Writing 201: Hero, Ballad, anaphora/epistrophe – (and yet he didn’t cry)

“Whether it’s a hero or a heroine, your poem today should focus on a person with an outsized personality — someone who makes a splash (or a mess) whenever he or she crosses others’ path. A parent, a teacher, a writer, Batman: we all know someone heroic, whether in real life or in fiction. Of course, if you’re feeling less laudatory today, feel free to turn things around by writing about an antihero or a villain.

A ballad has something removed from daily life about it — though everyday topics can definitely be given the ballad treatment. The secret is to find the drama, the struggle, the heightened emotions of a given situation and use them to tell a story.

Today, let’s explore the potential of creative redundancy with two neighboring devices: anaphora (a-NAH-fra) and epistrophe (eh-PIS-tro-fee). You may have figured out by now that the fancier the Greek name, the simpler the device. And you’ll be right this time, too.

Anaphora simply means the repetition of the same word (or cluster of words) at the beginning of multiple lines of verse in the same poem. Epistrophe is its counterpart: the repeated words appear at the end of lines. Like most simple devices, though, the trick is in deploying them to their full effect. Repetition lends emphasis to words, adds weight, and leaves a deeper imprint in your readers’ memories. Think wisely about what it is you’re underlining.”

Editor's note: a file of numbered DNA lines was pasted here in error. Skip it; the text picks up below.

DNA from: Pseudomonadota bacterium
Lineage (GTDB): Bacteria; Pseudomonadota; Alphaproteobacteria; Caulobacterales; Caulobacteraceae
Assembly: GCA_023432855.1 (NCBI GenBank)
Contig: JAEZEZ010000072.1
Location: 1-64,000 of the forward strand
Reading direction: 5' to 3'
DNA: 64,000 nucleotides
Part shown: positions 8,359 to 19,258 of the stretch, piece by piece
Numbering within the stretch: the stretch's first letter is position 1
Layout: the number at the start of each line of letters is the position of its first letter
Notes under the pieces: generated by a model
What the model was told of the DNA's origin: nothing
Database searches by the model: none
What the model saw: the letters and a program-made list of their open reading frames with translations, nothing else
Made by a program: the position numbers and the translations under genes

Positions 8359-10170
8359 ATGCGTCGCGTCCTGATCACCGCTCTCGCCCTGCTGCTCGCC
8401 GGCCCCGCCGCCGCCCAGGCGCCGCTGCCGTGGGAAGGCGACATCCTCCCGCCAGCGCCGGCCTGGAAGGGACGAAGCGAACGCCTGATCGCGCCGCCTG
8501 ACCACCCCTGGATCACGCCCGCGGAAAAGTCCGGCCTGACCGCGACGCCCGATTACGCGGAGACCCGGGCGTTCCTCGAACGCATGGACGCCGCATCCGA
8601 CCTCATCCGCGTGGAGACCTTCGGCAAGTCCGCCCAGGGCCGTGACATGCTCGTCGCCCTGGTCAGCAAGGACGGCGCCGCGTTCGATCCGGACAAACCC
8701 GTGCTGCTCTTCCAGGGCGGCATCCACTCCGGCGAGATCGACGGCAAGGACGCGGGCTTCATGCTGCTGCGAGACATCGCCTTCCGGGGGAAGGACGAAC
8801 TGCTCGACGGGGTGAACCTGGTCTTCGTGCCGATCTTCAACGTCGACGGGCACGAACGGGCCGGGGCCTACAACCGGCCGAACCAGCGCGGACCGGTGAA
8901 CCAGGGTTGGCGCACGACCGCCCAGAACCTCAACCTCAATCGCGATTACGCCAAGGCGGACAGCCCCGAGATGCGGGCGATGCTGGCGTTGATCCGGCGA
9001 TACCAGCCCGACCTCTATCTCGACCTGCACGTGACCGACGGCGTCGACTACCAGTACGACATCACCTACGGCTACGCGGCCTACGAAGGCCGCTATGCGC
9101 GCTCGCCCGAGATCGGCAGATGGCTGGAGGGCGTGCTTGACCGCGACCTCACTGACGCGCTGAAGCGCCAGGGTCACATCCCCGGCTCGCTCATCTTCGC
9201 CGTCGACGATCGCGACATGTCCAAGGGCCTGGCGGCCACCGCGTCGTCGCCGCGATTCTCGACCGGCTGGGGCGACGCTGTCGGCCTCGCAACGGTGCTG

AND YET HE DIDN’T CRY

In an average chain cafe Hugo sat drinking an average cup of joe (and yet he didn’t cry)
He watched fat shoppers puffing carrying fat shopping bags home (and yet he didn’t cry)
Unbidden came to mind his first true love who let her long red hair flow (and yet he didn’t cry)
The coffee reminded him of that first wonderful date (and yet he didn’t cry)

He thought of San Francisco in the Spring, Summer and Fall (and yet he didn’t cry)
Of skateboarding, hanging out playing hookie, horse and foottball (and yet he didn’t cry)
Of losing his cherry after school in study hall (and yet he didn’t cry)
Of being a happy weird ass kids with happy wise ass friends (and yet he didn’t cry)

He thought about do your duty, fight therm over there, not here (and yet he didn’t cry)
He thought about “This is the burden you were born to bear” (and yet he didn’t cry)
He thought about the boy who went to the farm and then man who left there (and yet he didn’t cry)
And of the betrayal of all he thought good and Godly (and yet he didn’t cry)

He thought about the death of all that was Godly and good (and yet he didn’t cry)
And the explicit instructions to do what he knew he never should (and yet he didn’t cry)
Of a pit full of bodies cremated in petrol and wood (and yet he didn’t cry)
And the decision to turn and walk away (and yet he didn’t cry)

He thought about abandoning Hackney his new happy home (and yet he didn’t cry)
Of running yet again from chasing dogs red in maw, craw and bone (and yet he didn’t cry)
Of nearing his mothers voice again, he had a copy of an old video (and yet he didn’t cry)
And he came to a decision, long procrastinated over (and yet he didn’t cry)

Time to turn and fight every devil bastard pursueing
Time to turn and fight for every last innocent in his past left unavenged
Time to turn and fight Smith the liar, the traitor, the monster, the old mentor

Time to turn and fight the past, now in the present and perhaps he might have a future

Lonely-Man

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